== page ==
Your Money: No need for this pensions panic

Employers rushing to replace final-salary company pension schemes with inferior alternatives in the wake of the new Pensions Act may be cutting retirement benefits unnecessarily.

Companies are turning to lower-cost alternatives for fear that tough new controls on how pension schemes must be run will cost them more than they are able to pay.

Some firms are using the Pensions Act to reduce their commitment to their staff pension schemes. Surveys show that the amount paid into replacement schemes is often less than employers were previously willing to pay.

But according to Bridgeman Firth & Associates, a firm of financial planners and retirement consultants, many companies still want to do their best by their staff.

They are simply unaware that they could probably maintain most or all of the benefits formerly available simply by altering the way their old schemes are managed.

Tony Nevin, financial planning director at Bridgeman Firth, says: "There are many companies that are considering their options in the wake of the Pensions Act.

"Their concerns centre around a number of reforms introduced by the Act. One of them is the Minimum Funding Requirement [where pension funds must begin to deliver enough liquid assets to meet demands from pensioners should a scheme need to be wound up]. Underfunded schemes could require substantial cash injections.

"There is also the continuing cost of Limited Price Indexation [where fund benefits must either match inflation or 5 per cent, whichever is less]. Since it applies to benefits and not contributions, it is estimated that every 1 per cent rise in inflation can add up to 10 per cent to the cost."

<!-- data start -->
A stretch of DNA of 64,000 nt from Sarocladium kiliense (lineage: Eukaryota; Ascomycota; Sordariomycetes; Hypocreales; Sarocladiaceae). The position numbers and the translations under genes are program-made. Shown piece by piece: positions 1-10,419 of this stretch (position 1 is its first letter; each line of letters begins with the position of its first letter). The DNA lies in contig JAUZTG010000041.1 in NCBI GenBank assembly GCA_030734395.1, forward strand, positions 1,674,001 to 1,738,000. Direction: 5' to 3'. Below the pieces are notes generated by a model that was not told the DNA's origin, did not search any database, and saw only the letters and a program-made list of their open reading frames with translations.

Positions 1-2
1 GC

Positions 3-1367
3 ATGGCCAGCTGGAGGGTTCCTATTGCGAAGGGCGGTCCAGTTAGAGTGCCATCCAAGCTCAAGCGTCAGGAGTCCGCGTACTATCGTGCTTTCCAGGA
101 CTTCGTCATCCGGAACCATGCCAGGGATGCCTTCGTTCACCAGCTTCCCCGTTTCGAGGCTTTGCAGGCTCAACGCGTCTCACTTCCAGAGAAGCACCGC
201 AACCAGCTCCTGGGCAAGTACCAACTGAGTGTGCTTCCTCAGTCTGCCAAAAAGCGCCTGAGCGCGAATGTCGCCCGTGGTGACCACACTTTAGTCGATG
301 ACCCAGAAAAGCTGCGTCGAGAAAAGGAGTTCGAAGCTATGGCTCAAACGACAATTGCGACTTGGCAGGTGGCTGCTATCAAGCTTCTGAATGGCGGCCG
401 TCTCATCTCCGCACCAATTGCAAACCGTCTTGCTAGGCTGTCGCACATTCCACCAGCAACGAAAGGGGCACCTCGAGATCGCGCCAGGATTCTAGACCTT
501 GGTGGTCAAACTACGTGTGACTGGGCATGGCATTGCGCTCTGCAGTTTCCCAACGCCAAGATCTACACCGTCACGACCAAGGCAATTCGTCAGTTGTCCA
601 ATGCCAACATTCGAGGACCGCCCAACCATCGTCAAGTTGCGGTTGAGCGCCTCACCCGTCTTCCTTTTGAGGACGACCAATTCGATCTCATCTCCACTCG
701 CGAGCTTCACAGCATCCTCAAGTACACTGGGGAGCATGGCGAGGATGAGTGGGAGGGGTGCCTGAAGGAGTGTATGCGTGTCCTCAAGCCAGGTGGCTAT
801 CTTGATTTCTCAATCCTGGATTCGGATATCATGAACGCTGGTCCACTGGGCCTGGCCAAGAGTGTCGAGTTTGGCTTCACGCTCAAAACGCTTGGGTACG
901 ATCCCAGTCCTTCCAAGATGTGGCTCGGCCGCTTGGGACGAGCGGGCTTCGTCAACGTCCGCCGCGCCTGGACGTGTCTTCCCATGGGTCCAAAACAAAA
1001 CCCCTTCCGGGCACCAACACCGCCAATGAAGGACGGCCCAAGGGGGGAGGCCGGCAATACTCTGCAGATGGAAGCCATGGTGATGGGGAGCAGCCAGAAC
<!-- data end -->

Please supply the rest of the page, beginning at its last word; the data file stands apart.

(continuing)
The final straw for many schemes is the new Member Nominated Trustee requirement, which places far more onerous responsibilities on trustees, including unlimited liabilities in the event of something going wrong.

As a result, many employers are replacing their final-salary schemes, where benefits paid are linked to the income paid to the member at retirement multiplied by the number of years worked for the company, with Group Personal Pension schemes (GPPs).

GPPs are a form of personal pension arrangement where the company agrees to deduct a proportion of the employee's wages. It may also add an agreed amount to the GPP. The advantage is that the arrangement is portable in the event of the employee leaving. However, it is also potentially expensive and the benefits are not guaranteed.

Mr Nevin points out that closer monitoring of pension fund performance can often overcome some of the effects of the Minimum Funding Requirement, while trustee problems are dealt with by appointing an independent trustee company.

Finally, to overcome the continuing administrative costs of a final salary fund, it is possible to choose a targeted benefits scheme, which ensures savings through shared costs.